The data this program seeks to capture and use to inform the evolution of the Kinetic Design Framework:

Comparison to legacy interface

  • Performance
  • Functionality
  • Usability

On user Adoption and buy-in

  • Are users “in” when it comes to the functionality provided by the current system?
  • If not, what needs to change to get buy-in?

Metrics/KPIs from which to draw insight

  • Task completion
  • Time on task
  • Sentiment

Currently Completed Epicor ERP Kinetic Personas

Personas are synonymous with a professional’s role within a company. The following personas are complete or nearly complete in terms of the functionality of Kinetic form and workflow design.


  • Accounts Payable
  • Accounts Receivable
  • Tax Accountant
  • Treasurer
  • CFO
  • General Accountant/Controller


  • Shipping
  • Inventory Manager
  • Warehouse Manager


  • Planner/Scheduler


  • Project Manager

There are many dozens more personas remaining that are being developed and will require future testing. They will be added to the program as soon as they are at least 80% complete.

How To Participate In The Epicor ERP Kinetic User Experience Program

Following our invitation, users will need to confirm their interest to participate with their Customer Account Manager (CAM).

Following confirmation, users will then receive instructions from the Encompass Solutions, Inc. (ESI) development team on how to gain access to the development environment and proceed with testing.

This participation requests certain recording activities (webcam and audio sharing) and consent to inform the overall user experience when working with these newly developed tools, but webcam and audio recordings are not required for participation. Screen recording is required as a component of the program to track the user’s progress through the Kinetic workflows and inform further development and improve the overall user experience.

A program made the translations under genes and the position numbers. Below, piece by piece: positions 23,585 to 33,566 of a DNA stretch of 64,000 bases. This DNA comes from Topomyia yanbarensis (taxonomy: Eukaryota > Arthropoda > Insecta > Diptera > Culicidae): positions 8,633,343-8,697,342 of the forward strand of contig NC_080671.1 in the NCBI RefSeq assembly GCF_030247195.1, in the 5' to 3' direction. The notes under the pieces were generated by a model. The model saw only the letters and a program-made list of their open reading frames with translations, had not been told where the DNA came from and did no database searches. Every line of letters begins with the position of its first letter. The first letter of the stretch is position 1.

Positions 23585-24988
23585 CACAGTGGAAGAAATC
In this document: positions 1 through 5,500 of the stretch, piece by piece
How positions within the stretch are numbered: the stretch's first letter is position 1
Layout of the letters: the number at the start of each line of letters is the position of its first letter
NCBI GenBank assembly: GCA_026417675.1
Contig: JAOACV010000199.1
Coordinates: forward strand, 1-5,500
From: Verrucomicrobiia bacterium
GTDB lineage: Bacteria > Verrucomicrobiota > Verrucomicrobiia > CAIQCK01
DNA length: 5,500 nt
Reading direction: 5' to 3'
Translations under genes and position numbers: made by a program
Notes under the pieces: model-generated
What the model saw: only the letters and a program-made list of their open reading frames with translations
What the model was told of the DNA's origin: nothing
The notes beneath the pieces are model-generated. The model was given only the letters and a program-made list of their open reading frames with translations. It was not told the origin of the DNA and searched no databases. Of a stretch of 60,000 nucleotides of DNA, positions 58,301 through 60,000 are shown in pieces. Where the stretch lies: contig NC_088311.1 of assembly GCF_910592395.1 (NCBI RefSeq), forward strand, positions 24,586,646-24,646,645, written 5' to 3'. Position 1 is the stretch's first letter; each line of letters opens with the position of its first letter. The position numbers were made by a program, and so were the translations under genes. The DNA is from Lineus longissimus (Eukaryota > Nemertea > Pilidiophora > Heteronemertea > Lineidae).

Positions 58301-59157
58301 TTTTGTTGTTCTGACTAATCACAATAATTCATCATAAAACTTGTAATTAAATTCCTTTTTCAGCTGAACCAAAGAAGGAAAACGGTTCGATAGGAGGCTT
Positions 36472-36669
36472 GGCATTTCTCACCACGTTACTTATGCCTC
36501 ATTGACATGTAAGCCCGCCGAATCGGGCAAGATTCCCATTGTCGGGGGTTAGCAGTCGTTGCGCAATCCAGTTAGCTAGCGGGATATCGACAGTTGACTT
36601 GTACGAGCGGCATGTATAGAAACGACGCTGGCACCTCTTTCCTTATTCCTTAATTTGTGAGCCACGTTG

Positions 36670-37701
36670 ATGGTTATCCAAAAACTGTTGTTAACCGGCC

The Process will be split into four sections, they are as follows:

  • Review Prerequisites – For customer to review prior to beginning, screen recording software (required), webcam and audio sharing (optional), program guide and overview documents review, printer access (optional), test environment 10.2.700 or higher (higher versions have more forms available), access to the internet (Chrome browser), 1 hour per persona activity.
  • Demographics – A LinkID will be created to be linked to the persona, testing, and surveys.
  • Persona tests – Testing activities
  • Exit survey – Final thoughts and feedback

About Encompass Solutions

Encompass Solutions is a business and software consulting firm that specializes in ERP systems, EDI, and Managed Services support for Manufacturers. Serving small and medium-sized businesses since 2001, Encompass modernizes operations and automates processes for hundreds of customers across the globe. Whether undertaking full-scale implementation, integration, and renovation of existing systems, Encompass provides a specialized approach to every client’s needs. By identifying customer requirements and addressing them with the right solutions, we ensure our clients are equipped to match the pace of Industry.